4. There are negative consequence to thinking there are co-equals to scriptural authority
Conclusively, members of God’s household cannot argue that extra-biblical sources in support of moral argumentation are authoritative companions of and with Scripture — as if they fall under Scripture’s banner and license of being deemed “General Revelation.” Such is faulty theological categorization. Other sources absolutely do not fit the theological definition of General Revelation (which is another study). Nothing outside of Scripture is equal with scriptural authority. God has not called us into His household for us to in turn displace His Word with some lesser authority! We are to be the invokers of His Special Revelation. Let us not be categorized in a way similar to what the Prophet Hosea said (4:6) to Israel’s leaders . . . .
My people are destroyed for lack of knowledge. Because you have rejected knowledge, I also will reject you from being my priest.
Ancient Israel’s leaders ignored authoritatively invoking God’s Word as it pertained to the direction of their nation. May that not be said of you my friend. Unfortunately, in our increasingly anti-intellectual American Christianity, there is little exegetical illumination regarding a spiritual leader’s identity and responsibilities in Christ. My prayer, beloved, is that God does not reject us from leadership because we reject being knowledgeable of who we are and what we are called to do in Christ.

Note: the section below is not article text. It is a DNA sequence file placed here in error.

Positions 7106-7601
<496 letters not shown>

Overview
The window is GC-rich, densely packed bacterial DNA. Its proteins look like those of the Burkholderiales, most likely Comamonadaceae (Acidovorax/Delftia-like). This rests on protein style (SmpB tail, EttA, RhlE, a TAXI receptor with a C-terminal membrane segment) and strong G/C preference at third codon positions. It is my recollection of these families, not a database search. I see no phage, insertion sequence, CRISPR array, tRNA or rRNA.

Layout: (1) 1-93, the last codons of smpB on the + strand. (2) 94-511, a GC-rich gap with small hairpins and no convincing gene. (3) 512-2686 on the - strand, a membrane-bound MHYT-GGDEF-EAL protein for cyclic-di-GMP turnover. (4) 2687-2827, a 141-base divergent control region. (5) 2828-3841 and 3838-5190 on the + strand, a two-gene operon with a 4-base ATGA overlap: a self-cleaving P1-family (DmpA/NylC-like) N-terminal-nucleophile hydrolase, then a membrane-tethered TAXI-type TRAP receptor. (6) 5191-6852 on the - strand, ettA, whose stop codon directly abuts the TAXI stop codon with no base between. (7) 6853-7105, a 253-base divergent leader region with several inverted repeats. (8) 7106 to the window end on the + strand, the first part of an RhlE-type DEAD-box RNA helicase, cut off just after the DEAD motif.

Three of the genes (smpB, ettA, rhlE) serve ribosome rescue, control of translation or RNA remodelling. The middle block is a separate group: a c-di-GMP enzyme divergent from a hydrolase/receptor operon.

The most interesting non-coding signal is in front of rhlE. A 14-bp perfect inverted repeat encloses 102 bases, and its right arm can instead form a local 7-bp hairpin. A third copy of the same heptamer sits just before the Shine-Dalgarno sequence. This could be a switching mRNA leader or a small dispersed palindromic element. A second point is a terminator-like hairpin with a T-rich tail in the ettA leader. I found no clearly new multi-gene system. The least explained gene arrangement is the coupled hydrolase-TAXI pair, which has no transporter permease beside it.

C. THERE ARE POSITIVE CONSEQUENCES OF SCRIPTURAL AUTHORITY
What are the realistic consequences of standing on scriptural authority? Certainly, others will not count you among the masses. In Matthew 5:10-11 Jesus states . . . .
Blessed are those who have been persecuted for the sake of righteousness, for theirs is the kingdom of heaven. Blessed are you when people insult you, and persecute you, and falsely say all kinds of evil against you on account of Me.
A sure-fire biblical litmus test to measure whether or not you are blessed in God’s eyes is the number of enemies you have (not that you strive to create them) specifically and only related to your biblical stances; inevitably persecution results (cf. Jn. 3:19). If you have no enemies, is it because you have shrunk from your declarative calling in and by Christ? Make no wrong evaluation here: To stand on scriptural authority as your basis in argumentation will yield persecution. But such is a small cost in terms of the eternal heavenly rewards that will inure to your account — to say nothing of America’s increasing need for Public Servants who will herald His Word in love with confidence and boldness! Will you be one of them or not?
V. POSSIBLE INHIBITORS FOR ADVOCATING WITH SCRIPTURAL AUTHORITY